I’m a strange candidate to argue for a car-free approach to childrearing. As a resident of Los Angeles, I practically live in my car. And If I’m being completely honest, I can’t even ride a bike. But unlike those critiquing cars for environmental reasons or even social (the argument has been made that cars are essentially tools of isolation), my concerns are child centered. Not that the environmental and social ones are not, but they are being made by more virtuous and bike-riding folks than I. When I’m not with kids, I’ve been known to drive two blocks to the 7-Eleven. For shame.
However, I think the less time you can spend driving around with your kid, the better. Every minute spent in the car is a moment that could be spent digging in the dirt, making mudpies.
There is pleasure to be found in proximity. There is value to knowing somewhere intimately, each inch, every front yard. As adults, walking the same few streets may bore us—lord knows I’ve tired of grabbing my young charge off strangers’ porches seconds before he bangs on their front doors. But with children, new growth furthers additional discovery. As they gain height, their perspective changes, so that where they once studied the sidewalk, now the cars parked against it may come into view.
What I’m suggesting is hardly revolutionary. Cars are modern. Up until they hit the scene, childhood was limited by the area traversable by foot, at least until a kid could hop on a horse of his own volition. Nowadays the only thing that tends to obstruct large scale movement is poverty. The rest of us cover a huge amount of ground in our day to day.
In my capacity as a nanny, I often forgo my car in exchange for wandering the neighborhood on foot. Most kids abhor the car seat and back when I worked in childcare policy we led a campaign to eliminate what we termed “container care”, any secure receptacle that restricts a child’s movement. Examples include strollers, highchairs, exo-saucers, high chairs and bumbos. Convenient for the caregiver, we discouraged their using them for any real duration because ultimately children need space to move their bodies and explore. So since putting babies in cars has almost always to do with adult needs, while on the clock I strive to avoid it. What I gain in exchange is the chance to follow the child’s lead on their preferred activities and geographic boundaries.
There are days when we barely leave the front yard. In doing so, my universe shrinks, the perimeter limited by the distance his little feet can carry him. Is this boring? At times. Am I suggesting that parents who don’t immediately abandon their cars are somehow inferior? Of course not. But I’ve found that when I challenge myself to be present and take interest in whatever is in front of me, whether it be a lawn gnome or a blade of grass, there is something to be gained from the experience. It is tempting to schedule field trips everyday, to satiate one’s own need for novelty even if it means a commute. Following the child means a slowed-down and scaled-down routine.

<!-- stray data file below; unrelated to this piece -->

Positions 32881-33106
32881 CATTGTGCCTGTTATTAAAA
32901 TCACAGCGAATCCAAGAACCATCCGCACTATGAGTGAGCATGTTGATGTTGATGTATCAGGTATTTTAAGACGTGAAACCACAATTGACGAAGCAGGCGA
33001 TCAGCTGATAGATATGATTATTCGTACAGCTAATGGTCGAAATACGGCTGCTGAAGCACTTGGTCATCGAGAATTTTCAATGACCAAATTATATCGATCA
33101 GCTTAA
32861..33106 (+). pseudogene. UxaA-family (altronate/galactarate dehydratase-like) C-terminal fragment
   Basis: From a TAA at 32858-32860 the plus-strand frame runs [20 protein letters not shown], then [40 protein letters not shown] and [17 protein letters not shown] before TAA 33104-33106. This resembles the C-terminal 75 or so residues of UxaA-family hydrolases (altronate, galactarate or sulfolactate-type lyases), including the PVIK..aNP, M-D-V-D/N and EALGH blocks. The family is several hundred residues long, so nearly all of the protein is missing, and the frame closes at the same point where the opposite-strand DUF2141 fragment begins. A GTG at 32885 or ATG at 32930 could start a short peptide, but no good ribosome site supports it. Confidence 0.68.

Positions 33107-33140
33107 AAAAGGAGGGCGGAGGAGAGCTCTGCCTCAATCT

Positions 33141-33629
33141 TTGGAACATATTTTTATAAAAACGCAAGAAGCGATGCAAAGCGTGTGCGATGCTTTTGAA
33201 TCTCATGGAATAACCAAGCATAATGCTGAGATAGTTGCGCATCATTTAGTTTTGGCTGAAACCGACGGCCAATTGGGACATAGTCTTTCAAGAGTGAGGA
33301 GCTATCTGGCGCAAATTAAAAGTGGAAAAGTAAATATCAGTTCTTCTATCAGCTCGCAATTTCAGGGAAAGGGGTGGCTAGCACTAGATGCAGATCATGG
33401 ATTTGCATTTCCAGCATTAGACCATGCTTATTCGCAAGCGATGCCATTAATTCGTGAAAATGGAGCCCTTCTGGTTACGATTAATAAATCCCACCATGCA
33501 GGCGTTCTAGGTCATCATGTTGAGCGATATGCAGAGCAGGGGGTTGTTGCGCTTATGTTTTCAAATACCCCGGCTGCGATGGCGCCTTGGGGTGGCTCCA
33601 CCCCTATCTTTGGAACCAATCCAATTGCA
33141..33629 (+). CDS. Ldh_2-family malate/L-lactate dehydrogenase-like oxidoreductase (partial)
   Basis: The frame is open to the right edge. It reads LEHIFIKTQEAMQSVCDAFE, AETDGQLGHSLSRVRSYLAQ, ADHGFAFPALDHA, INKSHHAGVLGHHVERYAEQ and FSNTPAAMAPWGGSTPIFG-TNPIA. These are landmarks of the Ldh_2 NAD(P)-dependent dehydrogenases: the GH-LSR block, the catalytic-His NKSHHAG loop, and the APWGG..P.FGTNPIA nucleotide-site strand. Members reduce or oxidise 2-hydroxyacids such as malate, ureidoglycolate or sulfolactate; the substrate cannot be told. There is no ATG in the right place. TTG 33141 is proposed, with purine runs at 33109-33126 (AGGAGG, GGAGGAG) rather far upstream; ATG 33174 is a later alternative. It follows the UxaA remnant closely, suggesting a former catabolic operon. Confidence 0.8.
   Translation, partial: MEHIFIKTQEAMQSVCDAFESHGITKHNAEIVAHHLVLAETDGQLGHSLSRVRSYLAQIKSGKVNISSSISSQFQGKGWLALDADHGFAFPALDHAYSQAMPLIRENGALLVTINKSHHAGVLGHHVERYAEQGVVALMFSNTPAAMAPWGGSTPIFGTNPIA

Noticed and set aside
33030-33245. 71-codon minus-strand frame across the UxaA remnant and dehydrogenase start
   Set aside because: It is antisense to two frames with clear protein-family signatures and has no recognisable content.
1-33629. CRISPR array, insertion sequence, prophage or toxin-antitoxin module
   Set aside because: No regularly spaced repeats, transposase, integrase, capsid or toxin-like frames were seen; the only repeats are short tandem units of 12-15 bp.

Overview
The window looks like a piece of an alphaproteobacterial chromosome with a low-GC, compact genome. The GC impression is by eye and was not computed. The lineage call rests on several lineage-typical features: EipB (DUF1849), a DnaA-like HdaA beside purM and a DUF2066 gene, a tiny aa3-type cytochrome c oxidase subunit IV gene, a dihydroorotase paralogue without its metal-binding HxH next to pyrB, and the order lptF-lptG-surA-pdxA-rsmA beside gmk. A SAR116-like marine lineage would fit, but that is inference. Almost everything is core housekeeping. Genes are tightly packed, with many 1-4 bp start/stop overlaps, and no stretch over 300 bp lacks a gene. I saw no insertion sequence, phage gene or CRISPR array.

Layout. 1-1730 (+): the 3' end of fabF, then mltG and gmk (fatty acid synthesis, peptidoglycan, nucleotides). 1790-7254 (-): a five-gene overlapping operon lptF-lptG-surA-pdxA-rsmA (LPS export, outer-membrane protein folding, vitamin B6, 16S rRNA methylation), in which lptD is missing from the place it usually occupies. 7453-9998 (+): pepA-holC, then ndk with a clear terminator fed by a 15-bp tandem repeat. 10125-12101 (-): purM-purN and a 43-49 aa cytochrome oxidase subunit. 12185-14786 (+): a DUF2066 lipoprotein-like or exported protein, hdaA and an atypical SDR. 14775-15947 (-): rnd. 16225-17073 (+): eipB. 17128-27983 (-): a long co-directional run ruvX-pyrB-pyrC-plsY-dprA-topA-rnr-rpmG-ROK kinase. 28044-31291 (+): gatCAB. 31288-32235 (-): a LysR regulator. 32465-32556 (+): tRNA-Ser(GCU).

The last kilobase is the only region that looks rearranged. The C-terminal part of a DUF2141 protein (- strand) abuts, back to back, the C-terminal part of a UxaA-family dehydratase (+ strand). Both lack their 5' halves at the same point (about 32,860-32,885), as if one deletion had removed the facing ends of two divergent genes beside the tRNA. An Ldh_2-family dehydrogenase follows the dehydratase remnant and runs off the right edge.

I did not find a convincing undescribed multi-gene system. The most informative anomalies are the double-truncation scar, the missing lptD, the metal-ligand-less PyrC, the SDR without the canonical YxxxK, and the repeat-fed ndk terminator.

We usually spend the afternoon slowly moving from the universe of his home environment to the five blocks or so that include a local park, elementary school and row of shops. He studies the letters on signs, smells the roses (literally), and grabs the hands of strangers to escort them down the street. Children often call him by name since we spend so much time outdoors, in the neighborhood. When I bring a stroller with us, he eschews sitting in it in favor of running alongside or pushing from behind. It is only when I strap him in that he begins to protest.
Children, unless confined, are rarely bored and generally self-entertained. He would gladly spend every day following a simple routine of visiting familiar places. The hardest part is finding some way of busying myself and quieting my own inner chatter. I often find myself exercising in these moments, doing squats in place or something, which is hardly a bad side effect of the proximity practice. It is, in reality, the closest I get to meditation. A chance to focus the waking mind. An invitation.
© 2012 – 2013, Kellen Kaiser. All rights reserved.